'Then The Frown Turned Into A Smile' Since leaving the safety of the marina in the Gold Coast, it has been all eyes on deck watching carefully for migrating submerged sandy shoals that threaten to ground any unsuspecting vessel cruising the shallow backwaters between the Broadwater and Brisbane's Moreton Bay. Birds and mangroves have been the staple sights along this route. Running aground only once was more than a satisfactory outcome, delaying us less than an hour while we struggled to resume our course. Powering across the expanse of the Bay for the last hours of the journey has revealed the most spectacular anchorage north of Hobart! As i study my surroundingsdressed only in shorts, i am bathed by clear warm sunny skies above, crystal clear turquoise 18 degree waters below & treestudded sand dunes behind white sandy beaches lining the shore. All this idyllic natural beauty is contrastingly nestled behind a crooked row of at least a dozen exposed shipwrecks in the Bay mere metres from the beach whose hulls are teeming with a dazzling array of colourful marine life all quite visible from the deck! Finally i can rest in there calm tranquil environs with the feeling that somehow the hard slog has been a little worth my while!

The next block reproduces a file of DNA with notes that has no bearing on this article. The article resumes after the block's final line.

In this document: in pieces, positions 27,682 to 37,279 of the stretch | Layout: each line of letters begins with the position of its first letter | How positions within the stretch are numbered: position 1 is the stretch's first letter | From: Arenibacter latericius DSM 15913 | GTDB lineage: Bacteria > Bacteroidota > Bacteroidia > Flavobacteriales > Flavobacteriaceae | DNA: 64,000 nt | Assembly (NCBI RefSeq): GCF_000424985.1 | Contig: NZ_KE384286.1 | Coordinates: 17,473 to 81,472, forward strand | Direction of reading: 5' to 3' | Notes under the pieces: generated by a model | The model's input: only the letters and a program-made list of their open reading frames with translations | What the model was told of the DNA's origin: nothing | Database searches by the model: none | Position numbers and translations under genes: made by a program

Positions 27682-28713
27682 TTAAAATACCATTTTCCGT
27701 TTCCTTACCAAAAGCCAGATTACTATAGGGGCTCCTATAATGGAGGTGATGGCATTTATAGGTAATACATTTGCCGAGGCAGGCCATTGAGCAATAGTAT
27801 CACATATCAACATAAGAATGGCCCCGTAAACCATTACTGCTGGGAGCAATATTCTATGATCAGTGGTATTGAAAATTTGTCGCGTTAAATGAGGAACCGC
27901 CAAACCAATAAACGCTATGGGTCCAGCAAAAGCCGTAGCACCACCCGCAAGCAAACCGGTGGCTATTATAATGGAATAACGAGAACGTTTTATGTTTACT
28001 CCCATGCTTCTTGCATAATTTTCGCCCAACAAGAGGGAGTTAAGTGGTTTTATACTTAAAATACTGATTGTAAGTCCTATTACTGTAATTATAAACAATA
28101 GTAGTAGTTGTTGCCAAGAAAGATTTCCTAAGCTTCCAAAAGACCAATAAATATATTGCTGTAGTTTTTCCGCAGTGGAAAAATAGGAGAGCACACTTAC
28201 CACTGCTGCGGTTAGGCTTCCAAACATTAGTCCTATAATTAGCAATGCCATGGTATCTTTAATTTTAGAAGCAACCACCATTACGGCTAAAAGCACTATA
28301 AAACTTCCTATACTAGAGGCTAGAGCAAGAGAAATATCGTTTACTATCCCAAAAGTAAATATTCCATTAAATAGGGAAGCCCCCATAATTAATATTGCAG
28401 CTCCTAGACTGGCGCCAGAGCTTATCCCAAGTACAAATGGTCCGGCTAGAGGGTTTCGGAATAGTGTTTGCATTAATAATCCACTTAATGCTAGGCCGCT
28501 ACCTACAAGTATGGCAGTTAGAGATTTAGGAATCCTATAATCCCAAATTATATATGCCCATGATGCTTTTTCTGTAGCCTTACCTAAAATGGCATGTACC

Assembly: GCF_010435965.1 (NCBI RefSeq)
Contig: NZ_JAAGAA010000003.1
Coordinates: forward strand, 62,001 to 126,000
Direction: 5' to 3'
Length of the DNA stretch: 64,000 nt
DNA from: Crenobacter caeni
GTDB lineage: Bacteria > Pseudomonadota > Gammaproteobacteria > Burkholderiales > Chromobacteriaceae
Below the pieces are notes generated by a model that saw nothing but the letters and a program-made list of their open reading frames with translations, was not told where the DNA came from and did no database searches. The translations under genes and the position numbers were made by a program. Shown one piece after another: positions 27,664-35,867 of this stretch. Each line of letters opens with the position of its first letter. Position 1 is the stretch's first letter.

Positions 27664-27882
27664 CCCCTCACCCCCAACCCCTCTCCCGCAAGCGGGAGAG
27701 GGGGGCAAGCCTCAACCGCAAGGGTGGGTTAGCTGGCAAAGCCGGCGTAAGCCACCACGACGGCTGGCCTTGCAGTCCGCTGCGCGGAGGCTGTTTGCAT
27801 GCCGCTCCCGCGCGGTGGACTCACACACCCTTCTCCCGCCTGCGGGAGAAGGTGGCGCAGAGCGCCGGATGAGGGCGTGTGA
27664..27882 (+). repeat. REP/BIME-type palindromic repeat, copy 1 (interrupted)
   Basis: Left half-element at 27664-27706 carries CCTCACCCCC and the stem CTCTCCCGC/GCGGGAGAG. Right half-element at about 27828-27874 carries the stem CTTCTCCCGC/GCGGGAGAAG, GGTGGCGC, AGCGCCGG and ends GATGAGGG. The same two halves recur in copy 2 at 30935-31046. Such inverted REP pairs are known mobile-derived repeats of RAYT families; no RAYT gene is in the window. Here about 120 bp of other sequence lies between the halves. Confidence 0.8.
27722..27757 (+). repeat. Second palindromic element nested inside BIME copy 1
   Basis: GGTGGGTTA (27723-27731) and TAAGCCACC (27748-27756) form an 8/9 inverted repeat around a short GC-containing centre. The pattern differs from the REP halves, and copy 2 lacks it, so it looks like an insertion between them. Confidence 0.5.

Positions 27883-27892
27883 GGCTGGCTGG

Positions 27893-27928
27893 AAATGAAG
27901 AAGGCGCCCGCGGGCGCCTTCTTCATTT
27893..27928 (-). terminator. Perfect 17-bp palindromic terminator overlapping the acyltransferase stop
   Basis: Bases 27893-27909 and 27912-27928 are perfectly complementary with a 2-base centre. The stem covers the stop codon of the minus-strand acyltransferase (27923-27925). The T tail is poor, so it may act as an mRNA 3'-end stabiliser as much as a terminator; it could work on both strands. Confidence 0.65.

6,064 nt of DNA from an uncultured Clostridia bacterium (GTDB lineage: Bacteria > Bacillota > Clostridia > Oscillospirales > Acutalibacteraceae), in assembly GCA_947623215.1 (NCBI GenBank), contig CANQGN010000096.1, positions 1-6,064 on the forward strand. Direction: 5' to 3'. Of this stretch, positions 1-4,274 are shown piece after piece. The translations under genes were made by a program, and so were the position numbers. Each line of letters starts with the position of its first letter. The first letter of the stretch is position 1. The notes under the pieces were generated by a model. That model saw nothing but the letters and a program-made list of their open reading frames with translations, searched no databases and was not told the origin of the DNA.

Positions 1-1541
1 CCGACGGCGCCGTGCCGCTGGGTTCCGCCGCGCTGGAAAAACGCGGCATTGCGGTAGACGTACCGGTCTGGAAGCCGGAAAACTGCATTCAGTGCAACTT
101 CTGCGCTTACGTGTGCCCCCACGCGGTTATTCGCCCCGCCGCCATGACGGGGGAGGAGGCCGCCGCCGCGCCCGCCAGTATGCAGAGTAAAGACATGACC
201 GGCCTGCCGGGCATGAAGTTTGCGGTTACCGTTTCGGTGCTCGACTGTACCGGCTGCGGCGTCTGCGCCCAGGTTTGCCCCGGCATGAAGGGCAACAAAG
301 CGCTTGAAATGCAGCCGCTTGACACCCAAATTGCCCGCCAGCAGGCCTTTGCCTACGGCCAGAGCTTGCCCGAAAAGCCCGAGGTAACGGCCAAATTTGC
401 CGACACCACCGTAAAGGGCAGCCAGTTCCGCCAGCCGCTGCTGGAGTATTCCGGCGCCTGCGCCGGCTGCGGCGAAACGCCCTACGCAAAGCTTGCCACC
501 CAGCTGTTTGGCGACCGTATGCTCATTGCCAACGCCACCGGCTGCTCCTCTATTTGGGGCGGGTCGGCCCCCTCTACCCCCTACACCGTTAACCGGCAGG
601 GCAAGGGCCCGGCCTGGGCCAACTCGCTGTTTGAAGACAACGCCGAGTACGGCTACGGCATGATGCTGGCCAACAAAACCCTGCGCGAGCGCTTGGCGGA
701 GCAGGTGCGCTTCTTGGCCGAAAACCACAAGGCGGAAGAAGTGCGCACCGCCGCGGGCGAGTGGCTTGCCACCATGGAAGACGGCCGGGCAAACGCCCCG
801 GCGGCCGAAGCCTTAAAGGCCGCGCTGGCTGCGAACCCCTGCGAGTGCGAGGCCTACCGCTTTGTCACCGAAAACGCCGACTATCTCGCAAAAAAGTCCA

We enjoyed lots of time exploring the wrecks, the local resort as well as the hanging about on the beach and climbing the sand dunes. When it was time for us to head back to the boat one day, something unfortunate occurred. Some random passer-by had spied the little red release cable that cuts out the outboard motor of the dinghy (for safety reasons) and decided to pocket it to our major detriment. Without this critical cable, we were totally stuck on the beach without being able to use the motor of the dinghy, nor had we any backup oars to paddle back either! It was the ingenuity of the skipper who transformed a clip from a dry-bag into the necessary tool to start and run the motor long enough to reach the yacht. Very unfortunate circumstance that almost ruined a fantastic experience and if that person ever comes across this blog, I hope they have realised what a low act that was and if they believe in karma, well, 'nuff said.